Asthma is one of the most common causes of emergency department visits in Canada and is a leading cause of school and work absenteeism. It is generally estimated that in Canada 12% of children and 8% of adults have asthma, which is approximately 2.5 million Canadians. (Statistics Canada, National Population Health Survey 1998-1999. Ottawa 2000).
For more detailed statistics go to:
- Respiratory Disease in Canada (2001)
- Public Health Agency of Canada
- Statistics Canada
Most experts believe that the prevalence of food allergy is rising along with a general rise in the incidence of allergic conditions. However it is difficult to substantiate this with reliable statistics.
The American Academy of Allergy, Asthma and Immunology estimates that from 2 to 4% of children and 1 to 2% of adults have allergic reactions to food www.aaaai.org/media/resources/media_kit/allergy_statistics.stm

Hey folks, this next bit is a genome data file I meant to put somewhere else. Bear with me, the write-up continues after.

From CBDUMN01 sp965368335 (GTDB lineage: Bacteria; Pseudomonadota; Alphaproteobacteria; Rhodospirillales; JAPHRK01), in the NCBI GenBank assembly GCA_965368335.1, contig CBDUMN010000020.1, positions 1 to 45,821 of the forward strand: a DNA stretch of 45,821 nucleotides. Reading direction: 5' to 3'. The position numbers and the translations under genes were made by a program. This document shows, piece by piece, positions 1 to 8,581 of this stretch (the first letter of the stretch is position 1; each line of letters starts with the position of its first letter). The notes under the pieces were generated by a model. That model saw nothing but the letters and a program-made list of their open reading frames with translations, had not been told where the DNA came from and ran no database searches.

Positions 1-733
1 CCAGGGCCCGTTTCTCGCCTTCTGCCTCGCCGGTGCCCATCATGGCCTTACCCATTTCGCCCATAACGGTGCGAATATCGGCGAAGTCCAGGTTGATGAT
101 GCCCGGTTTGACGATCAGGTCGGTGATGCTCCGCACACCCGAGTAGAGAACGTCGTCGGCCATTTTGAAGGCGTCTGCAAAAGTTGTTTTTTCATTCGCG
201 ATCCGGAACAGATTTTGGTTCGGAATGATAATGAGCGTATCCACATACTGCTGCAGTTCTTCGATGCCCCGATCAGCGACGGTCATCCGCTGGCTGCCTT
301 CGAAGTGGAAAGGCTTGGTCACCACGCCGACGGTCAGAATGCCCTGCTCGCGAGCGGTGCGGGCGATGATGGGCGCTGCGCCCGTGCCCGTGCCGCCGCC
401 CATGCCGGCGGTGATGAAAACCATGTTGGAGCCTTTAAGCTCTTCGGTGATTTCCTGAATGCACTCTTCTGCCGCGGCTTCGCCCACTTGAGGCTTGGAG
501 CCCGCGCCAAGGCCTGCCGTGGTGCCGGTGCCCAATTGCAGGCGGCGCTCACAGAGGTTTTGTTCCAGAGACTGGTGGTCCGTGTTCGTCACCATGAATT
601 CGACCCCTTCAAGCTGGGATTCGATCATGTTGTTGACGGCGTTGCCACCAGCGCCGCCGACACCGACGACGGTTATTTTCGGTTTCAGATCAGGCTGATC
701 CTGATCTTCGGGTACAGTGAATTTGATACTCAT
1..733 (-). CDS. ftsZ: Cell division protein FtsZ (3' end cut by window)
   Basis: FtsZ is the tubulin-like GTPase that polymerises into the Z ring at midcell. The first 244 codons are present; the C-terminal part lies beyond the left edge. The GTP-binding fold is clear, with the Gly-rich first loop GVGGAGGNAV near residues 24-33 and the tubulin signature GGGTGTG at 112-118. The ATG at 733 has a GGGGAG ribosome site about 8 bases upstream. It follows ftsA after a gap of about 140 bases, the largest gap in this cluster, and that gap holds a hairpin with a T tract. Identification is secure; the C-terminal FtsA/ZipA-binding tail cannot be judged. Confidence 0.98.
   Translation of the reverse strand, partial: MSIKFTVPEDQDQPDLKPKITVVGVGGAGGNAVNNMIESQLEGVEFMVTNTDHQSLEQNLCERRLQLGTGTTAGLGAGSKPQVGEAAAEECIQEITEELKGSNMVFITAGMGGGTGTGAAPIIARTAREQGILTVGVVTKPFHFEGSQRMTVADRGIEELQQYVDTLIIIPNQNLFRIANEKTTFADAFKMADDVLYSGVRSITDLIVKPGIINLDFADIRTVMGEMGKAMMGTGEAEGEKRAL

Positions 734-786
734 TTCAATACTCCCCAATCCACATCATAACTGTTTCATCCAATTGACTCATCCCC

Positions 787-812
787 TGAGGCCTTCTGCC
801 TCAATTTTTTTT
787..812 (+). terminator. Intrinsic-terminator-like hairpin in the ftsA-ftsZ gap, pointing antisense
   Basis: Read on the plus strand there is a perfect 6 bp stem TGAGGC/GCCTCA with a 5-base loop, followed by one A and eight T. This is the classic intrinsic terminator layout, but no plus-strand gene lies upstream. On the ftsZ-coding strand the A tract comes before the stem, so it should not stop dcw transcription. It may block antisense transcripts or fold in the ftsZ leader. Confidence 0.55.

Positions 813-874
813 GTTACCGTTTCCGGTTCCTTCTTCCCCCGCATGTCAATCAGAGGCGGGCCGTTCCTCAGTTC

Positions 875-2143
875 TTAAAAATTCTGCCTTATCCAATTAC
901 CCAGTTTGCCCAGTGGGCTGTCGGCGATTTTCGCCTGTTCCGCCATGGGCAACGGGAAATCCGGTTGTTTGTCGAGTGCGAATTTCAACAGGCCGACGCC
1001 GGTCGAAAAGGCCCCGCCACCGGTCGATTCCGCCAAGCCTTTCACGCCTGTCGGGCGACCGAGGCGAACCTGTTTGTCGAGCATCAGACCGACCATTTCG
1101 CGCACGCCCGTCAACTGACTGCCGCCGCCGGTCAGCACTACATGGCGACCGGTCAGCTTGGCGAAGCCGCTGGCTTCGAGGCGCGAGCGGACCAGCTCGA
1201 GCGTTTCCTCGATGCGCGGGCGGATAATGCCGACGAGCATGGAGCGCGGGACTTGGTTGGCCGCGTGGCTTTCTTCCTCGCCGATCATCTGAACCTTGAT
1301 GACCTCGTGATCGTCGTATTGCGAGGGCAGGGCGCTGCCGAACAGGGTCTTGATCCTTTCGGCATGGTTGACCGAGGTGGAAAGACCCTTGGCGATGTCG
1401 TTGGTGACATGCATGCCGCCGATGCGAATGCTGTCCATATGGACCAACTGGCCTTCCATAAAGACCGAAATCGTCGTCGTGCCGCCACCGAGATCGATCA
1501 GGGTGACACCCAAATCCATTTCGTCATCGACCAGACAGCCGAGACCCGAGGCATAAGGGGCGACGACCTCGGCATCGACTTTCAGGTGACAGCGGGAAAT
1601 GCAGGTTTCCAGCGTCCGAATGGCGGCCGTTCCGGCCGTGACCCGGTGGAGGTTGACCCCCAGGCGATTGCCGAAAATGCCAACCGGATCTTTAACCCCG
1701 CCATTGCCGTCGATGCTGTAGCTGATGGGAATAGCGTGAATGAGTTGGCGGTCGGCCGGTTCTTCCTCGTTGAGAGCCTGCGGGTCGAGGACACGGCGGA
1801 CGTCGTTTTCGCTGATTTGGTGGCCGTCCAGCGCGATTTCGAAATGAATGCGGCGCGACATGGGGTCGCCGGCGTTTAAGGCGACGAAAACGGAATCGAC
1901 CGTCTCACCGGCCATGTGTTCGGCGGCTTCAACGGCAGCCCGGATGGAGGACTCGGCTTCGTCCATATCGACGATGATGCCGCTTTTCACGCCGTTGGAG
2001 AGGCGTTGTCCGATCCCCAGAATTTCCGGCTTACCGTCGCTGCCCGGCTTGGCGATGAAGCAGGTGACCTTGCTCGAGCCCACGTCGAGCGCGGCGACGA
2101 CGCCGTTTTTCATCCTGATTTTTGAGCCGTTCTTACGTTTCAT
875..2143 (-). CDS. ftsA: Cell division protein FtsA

The most common food allergens, which have been formally identified by Health Canada, are peanut, tree nuts, shellfish, fish, milk, egg, wheat, soy and sesame.
Peanut allergy: It is believed that the incidence of peanut allergy exceeds 1% of the population and that for at least 80% this allergy will be life long.
In a recent study of the prevalence of peanut allergy in primary-school children in Montréal, Canada involving 4339 respondents the prevalence of peanut allergy was found to be 1.50%. This study was the first in North America to corroborate history with confirmatory testing and the largest worldwide to incorporate these techniques. (Kagan et al Journal of Allergy and Clinical Immunology, Volume 112, Issue 6, December 2003, Pages 1223-1228
The Canadian Allergy, Asthma and Immunology Foundation estimates that 20-25% of Canadians have allergic rhinitis (also referred to as “hay fever”).